Making the Metropolis
Xu Zhongmin works in woodcuts, video installations and performances. Born in Sichuan province in China but now living and working in London, many of his works examine the legacy of the Cultural Revolution. The modern city and its inhabitants, the chaos and the lull, identity and anonymity, lust and greed are rendered tangible in his body of works.
Although Xu Zhongmin’s varied practice incorporates video installations and performances, he is most often hailed as an important representative of the highly respected art of woodcuts. The artist, born in Sichuan province in China, but now living and working in London, has indeed been instrumental in taking the traditional art form which dates back as far as the Tang dynasty (618-907) into a new realm inspired by the modern metropolises of the twenty and twenty-first centuries.
Growing up during the 1960s and 1970s in China, Zhongmin’s education and artistic development were interrupted by the onslaught of the Cultural Revolution. Many of Zhongmin’s works now examine the legacy of this period. These include ‘The Happiest Day’ (1996), in which he uses two film projections, one on his face and one in the background and a historical film depicting Chairman Mao receiving the Red Guards in Tiananmen Square at the start of the Cultural Revolution.
The triptych of video projections, ‘Separate Unity’ also evokes Zhongmin’s life in China. Juxtaposed are an old lady – the artist’s grandmother – telling her story, Zhongmin jumping up and down in a narrow box-like corridor and unsettling images relating of his experiences in China. If Zhongmin’s feelings are displayed here as constraint, this extended to the restrictions placed upon his chosen artistic medium. For years, woodblock prints were used to illustrate, record and disseminate political propaganda. It was only after the Cultural Revolution ended that artists like Zhongmin were no longer bound by strict ideological guidelines and were able to start experimenting with new forms and modes of expression.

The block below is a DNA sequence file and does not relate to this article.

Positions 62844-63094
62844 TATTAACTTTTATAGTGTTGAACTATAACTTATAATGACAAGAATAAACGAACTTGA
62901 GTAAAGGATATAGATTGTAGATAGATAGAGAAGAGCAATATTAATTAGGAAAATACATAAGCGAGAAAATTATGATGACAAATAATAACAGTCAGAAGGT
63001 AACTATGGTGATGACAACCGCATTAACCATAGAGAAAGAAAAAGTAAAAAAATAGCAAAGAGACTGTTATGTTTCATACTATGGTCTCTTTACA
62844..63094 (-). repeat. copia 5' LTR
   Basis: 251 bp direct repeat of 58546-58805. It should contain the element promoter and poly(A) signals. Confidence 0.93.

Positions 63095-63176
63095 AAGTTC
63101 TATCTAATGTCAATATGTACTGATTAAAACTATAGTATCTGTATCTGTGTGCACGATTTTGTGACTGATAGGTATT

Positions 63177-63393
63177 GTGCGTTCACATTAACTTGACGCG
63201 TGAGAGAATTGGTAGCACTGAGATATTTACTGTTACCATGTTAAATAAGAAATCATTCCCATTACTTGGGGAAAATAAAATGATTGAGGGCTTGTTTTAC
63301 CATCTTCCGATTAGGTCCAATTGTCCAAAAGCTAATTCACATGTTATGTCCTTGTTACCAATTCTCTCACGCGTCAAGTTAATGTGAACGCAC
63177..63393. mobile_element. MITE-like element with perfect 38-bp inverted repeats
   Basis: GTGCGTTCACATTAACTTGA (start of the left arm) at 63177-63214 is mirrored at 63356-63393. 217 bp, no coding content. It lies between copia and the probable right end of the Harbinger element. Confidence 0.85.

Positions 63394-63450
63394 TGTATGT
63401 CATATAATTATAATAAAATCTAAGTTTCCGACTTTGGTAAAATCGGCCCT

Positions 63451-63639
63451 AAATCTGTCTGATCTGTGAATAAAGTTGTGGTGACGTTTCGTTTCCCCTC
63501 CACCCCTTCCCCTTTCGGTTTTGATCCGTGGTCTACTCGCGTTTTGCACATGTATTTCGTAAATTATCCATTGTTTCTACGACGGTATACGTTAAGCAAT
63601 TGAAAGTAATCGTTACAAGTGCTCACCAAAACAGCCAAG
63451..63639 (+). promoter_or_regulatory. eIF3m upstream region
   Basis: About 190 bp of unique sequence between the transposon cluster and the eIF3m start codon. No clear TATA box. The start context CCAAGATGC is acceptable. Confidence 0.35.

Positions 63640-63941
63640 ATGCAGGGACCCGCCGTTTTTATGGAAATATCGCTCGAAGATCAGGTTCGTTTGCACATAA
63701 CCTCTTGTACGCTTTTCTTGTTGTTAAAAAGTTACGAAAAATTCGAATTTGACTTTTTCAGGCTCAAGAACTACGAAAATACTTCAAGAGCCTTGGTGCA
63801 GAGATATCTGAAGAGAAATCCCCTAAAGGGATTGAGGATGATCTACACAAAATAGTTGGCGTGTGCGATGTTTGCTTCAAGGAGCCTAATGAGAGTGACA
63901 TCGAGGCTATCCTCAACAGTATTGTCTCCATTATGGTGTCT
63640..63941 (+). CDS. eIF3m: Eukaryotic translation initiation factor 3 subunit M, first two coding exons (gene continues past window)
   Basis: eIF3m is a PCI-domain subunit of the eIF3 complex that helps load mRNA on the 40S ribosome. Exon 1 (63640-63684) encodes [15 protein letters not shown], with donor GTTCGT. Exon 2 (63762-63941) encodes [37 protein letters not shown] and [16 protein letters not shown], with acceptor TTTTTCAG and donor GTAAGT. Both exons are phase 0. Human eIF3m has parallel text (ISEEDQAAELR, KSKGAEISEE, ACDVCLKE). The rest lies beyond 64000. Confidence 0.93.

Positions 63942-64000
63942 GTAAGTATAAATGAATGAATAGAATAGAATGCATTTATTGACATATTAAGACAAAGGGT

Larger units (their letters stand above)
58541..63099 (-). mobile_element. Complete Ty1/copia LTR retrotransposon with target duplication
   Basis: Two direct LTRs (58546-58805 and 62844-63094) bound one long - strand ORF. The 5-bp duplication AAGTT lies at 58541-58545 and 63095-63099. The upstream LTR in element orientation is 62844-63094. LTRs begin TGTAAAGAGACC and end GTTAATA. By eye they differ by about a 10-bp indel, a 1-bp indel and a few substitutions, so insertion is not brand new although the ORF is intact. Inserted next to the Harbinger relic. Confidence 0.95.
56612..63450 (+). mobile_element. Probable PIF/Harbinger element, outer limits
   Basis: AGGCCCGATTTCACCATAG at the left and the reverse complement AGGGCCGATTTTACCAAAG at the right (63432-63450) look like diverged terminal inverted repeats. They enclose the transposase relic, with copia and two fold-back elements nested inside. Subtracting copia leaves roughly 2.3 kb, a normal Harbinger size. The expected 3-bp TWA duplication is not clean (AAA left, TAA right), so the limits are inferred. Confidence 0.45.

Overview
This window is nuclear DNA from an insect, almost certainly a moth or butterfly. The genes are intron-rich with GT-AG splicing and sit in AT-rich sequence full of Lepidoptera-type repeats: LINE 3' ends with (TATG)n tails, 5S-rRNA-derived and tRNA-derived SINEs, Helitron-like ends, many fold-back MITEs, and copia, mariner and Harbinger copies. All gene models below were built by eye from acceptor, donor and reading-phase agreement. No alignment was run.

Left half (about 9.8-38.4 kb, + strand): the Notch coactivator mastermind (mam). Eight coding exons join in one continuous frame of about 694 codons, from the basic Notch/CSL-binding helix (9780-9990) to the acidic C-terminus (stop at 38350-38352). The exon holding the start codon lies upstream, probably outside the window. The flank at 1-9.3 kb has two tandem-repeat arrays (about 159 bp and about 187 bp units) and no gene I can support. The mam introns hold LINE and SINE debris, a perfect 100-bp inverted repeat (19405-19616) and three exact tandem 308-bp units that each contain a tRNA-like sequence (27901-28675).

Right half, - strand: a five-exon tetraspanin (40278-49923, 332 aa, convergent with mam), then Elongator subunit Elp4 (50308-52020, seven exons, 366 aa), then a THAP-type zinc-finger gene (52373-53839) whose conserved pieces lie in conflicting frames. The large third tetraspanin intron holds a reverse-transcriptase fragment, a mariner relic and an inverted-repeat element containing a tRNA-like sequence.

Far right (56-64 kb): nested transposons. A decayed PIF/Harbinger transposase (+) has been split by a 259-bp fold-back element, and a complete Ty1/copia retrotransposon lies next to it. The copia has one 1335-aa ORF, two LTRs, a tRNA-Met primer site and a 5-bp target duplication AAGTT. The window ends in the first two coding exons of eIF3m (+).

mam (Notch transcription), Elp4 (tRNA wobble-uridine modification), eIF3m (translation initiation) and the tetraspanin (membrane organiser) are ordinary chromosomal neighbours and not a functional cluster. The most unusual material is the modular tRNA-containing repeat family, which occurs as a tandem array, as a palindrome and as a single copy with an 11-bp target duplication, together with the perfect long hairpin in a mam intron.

Training at the Sichuan Academy from 1983 to 1987, Zhongmin’s artistic talents developed in an atmosphere suffused with the excitement of experimentation and discovery that enlivened the art world in China at the time. Zhongmin participated enthusiastically, organising and mounting shows and chairing the the Ba Di Cao Arts Society for several years before its closure in 1989.
Within his own practice, Xu Zhongmin began using large-scale etched printing blocks as pieces in their own right to produce abstract works that captured the claustrophobia of the modern world. By the 1990s, his works depicted atmospheric, towering cityscapes that bustled chaotically one moment but fell into a deathly calm the next. In his dramatic five-panel work, ‘City of Dreams’ (1998), he employed a narrow colour range of black, brown and white to create a terrifying vision of the world in which people are trapped in a hell of crowded buildings rising cheek by jowl. These woodcuts also reveal the artist’s longstanding preoccupation with the line form, a flowing thread, snaking its way in and out of the fragments of interconnected space.
Identity, anonymity, face and facelessness in the contemporary urban world are also constant points of reference in Zhongmin’s repertoire. In ‘Face’ (1997), a performance using film and video projections, the artist projected on to his own image the faces of a hundred people from different ethnic backgrounds. The idea of the modern metropolis built upon the traces of its inhabitants infuses the work ‘Teeth’ (1996) in which Zhongmin used casts of teeth taken from people of different age groups to construct towers, three-dimensional equivalents of his carved skyscrapers. A video film of the towers collapsing is projected within a triangular box onto a rich textured wooden surface. A peephole allows the viewer to peer at the decayed, crumbling cityscape.